Surge in infant classes of more than 30 pupils

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A surge in class sizes has seen the number of primary school children being taught in groups of more than 30 rise by almost 380 per cent.

Fears have been raised over the standard of education for district infants after the number of classes bigger than the target size of 30 trebled, from 189 in January 2010 to 714 this January.

Latest figures show the number of infants in classes bigger than 30 increased by 378 per cent, far higher than national increases in class sizes .

Wakefield MP Mary Creagh said: “It’s shocking that in Wakefield the number of five to seven-year-olds in classes of over 30 children has more than trebled since 2010.”

Infant classes of more than 30 pupils were outlawed by the government in 1997.

But after rules on the use of exemptions to allow for larger classes were relaxed, the number of five to seven-year-olds in classes of more than 30 UK-wide has risen by 200 per cent.

Government cuts to local authority budgets have also been blamed for the increase in class sizes.

Coun Olivia Rowley, Wakefield Council’s cabinet member for children and young people, pointed out that the figures represented fewer than six per cent of Key Stage One classes at district schools.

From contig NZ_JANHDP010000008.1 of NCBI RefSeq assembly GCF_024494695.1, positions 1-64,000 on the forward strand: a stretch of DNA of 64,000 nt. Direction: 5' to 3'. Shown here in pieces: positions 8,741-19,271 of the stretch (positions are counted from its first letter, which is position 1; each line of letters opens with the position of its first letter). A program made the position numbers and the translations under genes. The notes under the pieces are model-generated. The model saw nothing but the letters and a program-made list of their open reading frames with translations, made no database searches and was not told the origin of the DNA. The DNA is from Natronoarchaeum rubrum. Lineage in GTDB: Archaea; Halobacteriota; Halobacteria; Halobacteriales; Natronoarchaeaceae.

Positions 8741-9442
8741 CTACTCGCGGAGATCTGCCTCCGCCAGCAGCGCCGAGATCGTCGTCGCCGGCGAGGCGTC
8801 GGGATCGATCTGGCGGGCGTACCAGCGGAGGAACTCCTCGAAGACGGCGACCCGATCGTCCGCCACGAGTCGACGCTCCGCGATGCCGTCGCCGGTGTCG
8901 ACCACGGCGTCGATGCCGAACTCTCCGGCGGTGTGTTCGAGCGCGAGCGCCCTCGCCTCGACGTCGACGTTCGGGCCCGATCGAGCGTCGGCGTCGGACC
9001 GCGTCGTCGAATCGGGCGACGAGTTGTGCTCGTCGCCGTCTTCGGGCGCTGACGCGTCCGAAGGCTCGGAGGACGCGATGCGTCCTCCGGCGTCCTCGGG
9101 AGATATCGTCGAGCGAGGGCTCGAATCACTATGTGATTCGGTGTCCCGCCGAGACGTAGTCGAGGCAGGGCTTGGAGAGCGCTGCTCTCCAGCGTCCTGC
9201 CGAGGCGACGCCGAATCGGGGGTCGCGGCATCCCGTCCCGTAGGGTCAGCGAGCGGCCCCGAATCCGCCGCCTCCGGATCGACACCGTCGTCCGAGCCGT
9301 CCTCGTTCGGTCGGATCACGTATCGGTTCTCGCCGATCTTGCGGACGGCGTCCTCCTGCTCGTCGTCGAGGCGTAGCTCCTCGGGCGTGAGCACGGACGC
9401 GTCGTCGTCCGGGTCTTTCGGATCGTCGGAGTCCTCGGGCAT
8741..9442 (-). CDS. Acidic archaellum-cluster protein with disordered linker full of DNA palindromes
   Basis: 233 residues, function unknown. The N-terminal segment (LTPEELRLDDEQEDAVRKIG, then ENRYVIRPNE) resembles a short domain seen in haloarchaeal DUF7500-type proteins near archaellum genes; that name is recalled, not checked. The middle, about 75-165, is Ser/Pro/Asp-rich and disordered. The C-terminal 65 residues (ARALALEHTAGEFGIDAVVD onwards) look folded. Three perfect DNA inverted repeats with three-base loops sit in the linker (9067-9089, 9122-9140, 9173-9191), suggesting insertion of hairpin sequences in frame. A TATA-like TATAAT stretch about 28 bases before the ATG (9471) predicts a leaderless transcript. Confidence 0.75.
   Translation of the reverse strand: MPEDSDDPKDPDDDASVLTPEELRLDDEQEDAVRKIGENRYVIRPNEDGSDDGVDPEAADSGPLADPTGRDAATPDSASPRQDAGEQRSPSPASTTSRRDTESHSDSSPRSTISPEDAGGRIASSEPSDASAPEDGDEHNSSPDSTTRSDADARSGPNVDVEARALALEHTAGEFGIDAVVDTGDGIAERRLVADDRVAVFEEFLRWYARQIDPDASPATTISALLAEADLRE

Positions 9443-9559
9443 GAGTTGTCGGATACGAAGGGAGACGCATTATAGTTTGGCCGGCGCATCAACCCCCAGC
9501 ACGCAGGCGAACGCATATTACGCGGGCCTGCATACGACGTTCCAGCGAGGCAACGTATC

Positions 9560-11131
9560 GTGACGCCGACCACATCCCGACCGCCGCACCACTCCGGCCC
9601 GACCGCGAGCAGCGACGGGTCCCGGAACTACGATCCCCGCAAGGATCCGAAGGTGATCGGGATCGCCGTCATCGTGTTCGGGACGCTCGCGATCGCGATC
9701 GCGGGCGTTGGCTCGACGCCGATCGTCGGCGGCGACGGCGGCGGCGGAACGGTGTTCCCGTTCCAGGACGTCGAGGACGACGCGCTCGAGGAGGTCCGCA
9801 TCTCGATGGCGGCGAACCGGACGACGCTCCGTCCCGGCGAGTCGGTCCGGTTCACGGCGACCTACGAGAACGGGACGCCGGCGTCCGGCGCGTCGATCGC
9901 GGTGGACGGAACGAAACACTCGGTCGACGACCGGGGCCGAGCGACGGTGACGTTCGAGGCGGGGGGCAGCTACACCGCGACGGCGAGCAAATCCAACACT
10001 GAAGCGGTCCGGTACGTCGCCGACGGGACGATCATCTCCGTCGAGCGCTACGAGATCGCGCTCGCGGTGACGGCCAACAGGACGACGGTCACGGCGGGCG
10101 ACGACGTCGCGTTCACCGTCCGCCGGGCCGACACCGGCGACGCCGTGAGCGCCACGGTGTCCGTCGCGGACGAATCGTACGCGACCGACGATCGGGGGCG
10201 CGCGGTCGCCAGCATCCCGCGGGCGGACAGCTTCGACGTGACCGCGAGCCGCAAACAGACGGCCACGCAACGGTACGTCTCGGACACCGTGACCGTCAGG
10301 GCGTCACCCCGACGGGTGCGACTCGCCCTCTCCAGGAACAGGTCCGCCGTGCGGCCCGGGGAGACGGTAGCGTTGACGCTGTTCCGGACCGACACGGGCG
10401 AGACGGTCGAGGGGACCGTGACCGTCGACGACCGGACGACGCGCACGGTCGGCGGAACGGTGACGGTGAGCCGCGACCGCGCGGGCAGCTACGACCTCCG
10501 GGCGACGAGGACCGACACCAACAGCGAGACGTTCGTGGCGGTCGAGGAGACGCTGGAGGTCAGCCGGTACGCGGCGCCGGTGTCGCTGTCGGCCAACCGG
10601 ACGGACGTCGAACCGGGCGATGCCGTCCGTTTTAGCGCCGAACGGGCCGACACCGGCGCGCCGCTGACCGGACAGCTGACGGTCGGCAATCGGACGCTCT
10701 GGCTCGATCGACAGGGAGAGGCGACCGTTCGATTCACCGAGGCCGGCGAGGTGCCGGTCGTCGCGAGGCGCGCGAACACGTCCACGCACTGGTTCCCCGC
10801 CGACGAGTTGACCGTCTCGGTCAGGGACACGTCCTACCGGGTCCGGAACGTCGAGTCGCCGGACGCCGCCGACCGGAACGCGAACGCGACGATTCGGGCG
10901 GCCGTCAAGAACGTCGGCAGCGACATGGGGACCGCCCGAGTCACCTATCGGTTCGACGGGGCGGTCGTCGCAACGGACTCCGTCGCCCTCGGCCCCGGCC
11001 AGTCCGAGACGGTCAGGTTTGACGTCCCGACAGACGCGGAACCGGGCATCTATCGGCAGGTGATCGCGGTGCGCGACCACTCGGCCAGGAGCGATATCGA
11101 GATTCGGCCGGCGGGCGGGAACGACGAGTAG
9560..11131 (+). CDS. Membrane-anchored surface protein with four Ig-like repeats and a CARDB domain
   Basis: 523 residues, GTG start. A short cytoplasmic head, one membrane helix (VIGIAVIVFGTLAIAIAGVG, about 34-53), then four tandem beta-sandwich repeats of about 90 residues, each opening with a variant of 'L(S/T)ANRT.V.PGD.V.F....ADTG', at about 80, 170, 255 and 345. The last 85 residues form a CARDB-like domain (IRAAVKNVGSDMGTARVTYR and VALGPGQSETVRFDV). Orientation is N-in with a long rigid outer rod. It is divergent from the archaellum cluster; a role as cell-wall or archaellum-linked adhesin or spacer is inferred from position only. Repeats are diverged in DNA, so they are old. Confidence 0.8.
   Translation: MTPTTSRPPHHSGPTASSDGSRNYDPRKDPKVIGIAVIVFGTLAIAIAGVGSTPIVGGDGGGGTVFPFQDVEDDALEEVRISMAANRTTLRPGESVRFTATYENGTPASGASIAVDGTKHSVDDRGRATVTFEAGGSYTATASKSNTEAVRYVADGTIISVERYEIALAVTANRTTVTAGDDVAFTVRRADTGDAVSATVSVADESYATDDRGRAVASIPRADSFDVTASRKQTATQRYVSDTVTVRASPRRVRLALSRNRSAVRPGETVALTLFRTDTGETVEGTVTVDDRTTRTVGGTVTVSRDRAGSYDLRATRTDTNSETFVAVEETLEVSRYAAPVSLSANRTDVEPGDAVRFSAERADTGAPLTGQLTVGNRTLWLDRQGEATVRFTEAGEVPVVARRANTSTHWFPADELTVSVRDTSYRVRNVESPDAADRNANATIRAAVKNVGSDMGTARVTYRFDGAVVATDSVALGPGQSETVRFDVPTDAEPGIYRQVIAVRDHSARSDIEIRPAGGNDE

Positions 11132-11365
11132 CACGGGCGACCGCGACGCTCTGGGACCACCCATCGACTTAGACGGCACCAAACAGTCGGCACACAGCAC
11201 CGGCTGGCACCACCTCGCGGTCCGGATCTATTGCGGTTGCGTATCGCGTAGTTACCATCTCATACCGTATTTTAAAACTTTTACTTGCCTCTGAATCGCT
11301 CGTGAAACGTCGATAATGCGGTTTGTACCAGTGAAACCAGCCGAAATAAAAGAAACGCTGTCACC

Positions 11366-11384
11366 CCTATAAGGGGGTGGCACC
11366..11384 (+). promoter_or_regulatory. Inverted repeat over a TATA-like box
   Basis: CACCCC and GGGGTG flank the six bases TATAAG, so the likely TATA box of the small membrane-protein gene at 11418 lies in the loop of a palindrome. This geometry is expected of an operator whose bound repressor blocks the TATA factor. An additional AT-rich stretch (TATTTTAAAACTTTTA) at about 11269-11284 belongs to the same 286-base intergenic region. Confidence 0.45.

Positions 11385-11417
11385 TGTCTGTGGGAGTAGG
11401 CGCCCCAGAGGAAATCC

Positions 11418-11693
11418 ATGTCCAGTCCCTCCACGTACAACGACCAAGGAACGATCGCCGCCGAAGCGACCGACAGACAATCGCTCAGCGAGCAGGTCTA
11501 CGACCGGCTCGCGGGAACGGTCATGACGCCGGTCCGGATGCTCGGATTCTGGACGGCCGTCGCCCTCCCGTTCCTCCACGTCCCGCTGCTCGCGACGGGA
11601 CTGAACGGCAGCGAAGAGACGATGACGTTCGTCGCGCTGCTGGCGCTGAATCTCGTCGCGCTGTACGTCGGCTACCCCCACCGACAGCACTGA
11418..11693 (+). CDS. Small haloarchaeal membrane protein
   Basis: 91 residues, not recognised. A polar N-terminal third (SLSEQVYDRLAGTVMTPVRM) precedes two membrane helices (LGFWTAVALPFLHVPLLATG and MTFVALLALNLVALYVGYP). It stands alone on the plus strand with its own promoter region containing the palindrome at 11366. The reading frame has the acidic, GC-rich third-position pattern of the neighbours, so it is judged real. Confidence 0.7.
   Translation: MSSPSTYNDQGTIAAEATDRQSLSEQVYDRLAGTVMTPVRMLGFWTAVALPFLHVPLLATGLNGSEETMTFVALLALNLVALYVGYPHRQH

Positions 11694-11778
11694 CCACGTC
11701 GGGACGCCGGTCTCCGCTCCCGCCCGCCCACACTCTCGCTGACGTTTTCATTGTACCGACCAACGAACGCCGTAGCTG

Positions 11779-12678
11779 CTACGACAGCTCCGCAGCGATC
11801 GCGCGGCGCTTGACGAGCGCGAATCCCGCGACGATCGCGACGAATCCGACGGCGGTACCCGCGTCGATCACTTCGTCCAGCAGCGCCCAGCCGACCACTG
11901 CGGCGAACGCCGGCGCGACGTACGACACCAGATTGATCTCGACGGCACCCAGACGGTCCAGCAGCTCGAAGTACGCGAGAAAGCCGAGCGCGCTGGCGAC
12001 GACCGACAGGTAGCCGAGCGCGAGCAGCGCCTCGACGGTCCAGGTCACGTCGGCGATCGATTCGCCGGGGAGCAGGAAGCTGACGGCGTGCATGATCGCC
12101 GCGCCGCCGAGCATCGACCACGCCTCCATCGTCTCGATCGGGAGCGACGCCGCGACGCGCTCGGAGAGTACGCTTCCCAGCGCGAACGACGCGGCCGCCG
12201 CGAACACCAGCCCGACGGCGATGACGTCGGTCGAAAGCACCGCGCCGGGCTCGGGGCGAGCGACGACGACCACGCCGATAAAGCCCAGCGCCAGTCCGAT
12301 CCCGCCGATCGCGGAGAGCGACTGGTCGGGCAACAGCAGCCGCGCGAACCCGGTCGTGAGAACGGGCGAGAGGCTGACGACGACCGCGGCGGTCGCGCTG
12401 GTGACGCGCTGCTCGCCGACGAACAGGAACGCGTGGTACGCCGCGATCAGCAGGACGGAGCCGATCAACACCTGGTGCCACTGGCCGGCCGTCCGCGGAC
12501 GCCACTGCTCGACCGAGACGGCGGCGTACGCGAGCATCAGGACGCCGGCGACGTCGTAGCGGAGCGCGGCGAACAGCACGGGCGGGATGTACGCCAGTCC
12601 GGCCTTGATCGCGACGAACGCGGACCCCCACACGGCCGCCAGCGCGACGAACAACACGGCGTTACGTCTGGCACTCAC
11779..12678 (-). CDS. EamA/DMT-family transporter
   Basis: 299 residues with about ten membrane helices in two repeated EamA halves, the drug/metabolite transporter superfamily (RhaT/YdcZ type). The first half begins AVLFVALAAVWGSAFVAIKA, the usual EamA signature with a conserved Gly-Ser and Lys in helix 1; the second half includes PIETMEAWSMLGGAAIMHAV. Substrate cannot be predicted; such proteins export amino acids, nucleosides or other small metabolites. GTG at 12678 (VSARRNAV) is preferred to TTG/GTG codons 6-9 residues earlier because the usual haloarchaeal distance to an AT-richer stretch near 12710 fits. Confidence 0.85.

But she said: “It’s no surprise that the number of children in larger classes has risen in this time as an increasing birth rate and more people moving into the area have coincided with the government cuts to the money which we would otherwise have used to increase the number of classes available.”

Coun Rowley said since 2011, the number of district Key Stage One pupils had increased by 10 per cent.

She added: “There are a number of legitimate factors which could mean classes contain more than 30 children.

“For example, if children have special educational needs or there are looked-after children needing a place, the class size could be increased.

“In addition, independent appeals panels can decide to increase class sizes.”

The Department for Education said Wakefield Council would receive almost £7m between 2015 and 2017 to spend on new school places.

A spokesman said: “The average infant class size in Wakefield is 27.3, which is below the national average.

“Children are only permitted to join classes of 30 or more in exceptional cases, reflected in the fact that the average size of an infant class with more than 30 pupils in the city is 31.1.”